Saturday, April 26, 2008

The obscenity which is the United Arab Emirates is probably the closest you can get where you can see the fault line between the haves and the have nots. Actually, my saying that implies that I have a problem with those who are well off but in actuality I'm against the injustice which their lifestyle demands. I wonder, can you be rich and still be just? Still be clean? Though I, and millions like me, don't feel it, we are part of the rich world by living in the heart of Capital. The question begs me to answer it, can I stay here and still remain just? Still remain clean? I was speaking to my cousin yesterday and he was telling me how many Syrians my age can't wait to get out given half a chance, yet most Syrians I meet here can't wait to go back. Maybe the two of us should talk...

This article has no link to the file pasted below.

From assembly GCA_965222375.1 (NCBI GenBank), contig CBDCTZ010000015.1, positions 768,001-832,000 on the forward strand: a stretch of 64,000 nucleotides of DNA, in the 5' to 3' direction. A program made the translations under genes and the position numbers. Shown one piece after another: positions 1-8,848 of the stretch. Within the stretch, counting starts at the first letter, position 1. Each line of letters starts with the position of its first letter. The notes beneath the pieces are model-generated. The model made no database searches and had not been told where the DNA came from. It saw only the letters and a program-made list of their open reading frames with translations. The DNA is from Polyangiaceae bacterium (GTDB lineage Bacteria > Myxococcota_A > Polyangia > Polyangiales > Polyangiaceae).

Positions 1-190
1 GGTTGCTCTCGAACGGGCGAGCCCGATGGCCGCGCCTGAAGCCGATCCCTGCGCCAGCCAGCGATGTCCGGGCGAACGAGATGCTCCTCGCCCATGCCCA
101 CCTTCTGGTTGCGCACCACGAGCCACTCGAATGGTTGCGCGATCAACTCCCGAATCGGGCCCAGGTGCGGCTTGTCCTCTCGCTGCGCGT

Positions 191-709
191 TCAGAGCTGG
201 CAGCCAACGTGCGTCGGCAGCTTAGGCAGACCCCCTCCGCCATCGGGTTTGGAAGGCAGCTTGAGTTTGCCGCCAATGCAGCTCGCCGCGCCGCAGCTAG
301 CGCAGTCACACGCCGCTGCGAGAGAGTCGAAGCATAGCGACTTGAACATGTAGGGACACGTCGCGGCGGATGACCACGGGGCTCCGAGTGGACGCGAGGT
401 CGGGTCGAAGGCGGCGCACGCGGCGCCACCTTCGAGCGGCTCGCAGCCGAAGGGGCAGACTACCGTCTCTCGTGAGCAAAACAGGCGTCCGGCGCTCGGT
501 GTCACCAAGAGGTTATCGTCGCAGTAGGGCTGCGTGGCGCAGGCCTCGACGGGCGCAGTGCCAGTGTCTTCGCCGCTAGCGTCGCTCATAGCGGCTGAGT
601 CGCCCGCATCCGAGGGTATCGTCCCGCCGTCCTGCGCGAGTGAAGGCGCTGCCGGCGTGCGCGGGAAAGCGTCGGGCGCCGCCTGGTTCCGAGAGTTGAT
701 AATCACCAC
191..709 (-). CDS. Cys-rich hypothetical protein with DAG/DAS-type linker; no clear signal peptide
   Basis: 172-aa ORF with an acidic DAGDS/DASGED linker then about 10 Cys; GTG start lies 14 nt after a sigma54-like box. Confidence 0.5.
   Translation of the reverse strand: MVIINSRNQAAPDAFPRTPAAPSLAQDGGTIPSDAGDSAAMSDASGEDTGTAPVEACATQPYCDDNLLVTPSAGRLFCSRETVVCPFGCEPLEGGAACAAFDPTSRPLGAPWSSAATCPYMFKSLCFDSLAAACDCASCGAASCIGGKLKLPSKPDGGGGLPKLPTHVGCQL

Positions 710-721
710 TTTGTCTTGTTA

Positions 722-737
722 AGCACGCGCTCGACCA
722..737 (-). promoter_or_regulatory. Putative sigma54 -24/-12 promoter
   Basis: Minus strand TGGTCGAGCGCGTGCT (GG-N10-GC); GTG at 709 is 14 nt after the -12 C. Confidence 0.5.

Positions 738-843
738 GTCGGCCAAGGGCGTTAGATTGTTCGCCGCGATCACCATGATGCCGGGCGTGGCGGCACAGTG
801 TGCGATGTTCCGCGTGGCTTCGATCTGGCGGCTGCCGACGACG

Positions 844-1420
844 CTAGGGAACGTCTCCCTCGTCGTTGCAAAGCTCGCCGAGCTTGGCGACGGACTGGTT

When I was in Syria, what struck me as odd was the number of people saying that I had a duty, whether Islamically or on a national level, to come back or at least live in an Arab or Muslim country. That I shouldn't be here in the UK. Their voices have never really gone away since last year and in fact have only gotten stronger. The question, I feel, is one of courage and principle. I spoke to a man who had to leave Syria in 1982 and live throughout the Arab world. Even though the countries he went to were Muslim, he never felt comfortable enough anywhere till he came back. He smiled at me through his beard, this book shop owner who didn't know me. I was asking for a book called the Book of Advice or Example (i3tibar) by Usama Ibn Munqidh and had walked in with my cousin to ask for it. The man started asking us what we did and when he heard that I studied International Relations, he sat me down and asked if we could talk - unimpressed with the topic and that it was taught to me in the West (as I am myself). We sat. He asked me what I thought politics was and whether I had heard of Islamic politics. I said I hadn't, to which he then gave me a long lecture on the political examples Umar Ibn al khattab and others. It sounded a lot like the realpolitik of Machiavelli but within the framework of Islam and it's boundaries rather than advocating murder, lying and cheating. I sat and listened, genuinely interested. He told us of his life story and what he went through, and also of the danger he faced if he returned to Syria. He did return, he told us, and he was imprisoned indeed, but what could he do? "This is my home, my family and friends are here" he said, "I went to Kuwait, but nobody wanted to buy books there, Egypt didn't work out and Yemen was 800 years back in the past so it was not possible for me to live there with my family". We talked of many things but finally we had to take leave of him. It was almost sunset and the time to break the fast. He shook my hand firmly and said.."you must try to come back" looking at me firmly in the eye. I said Inshallah and smiled.

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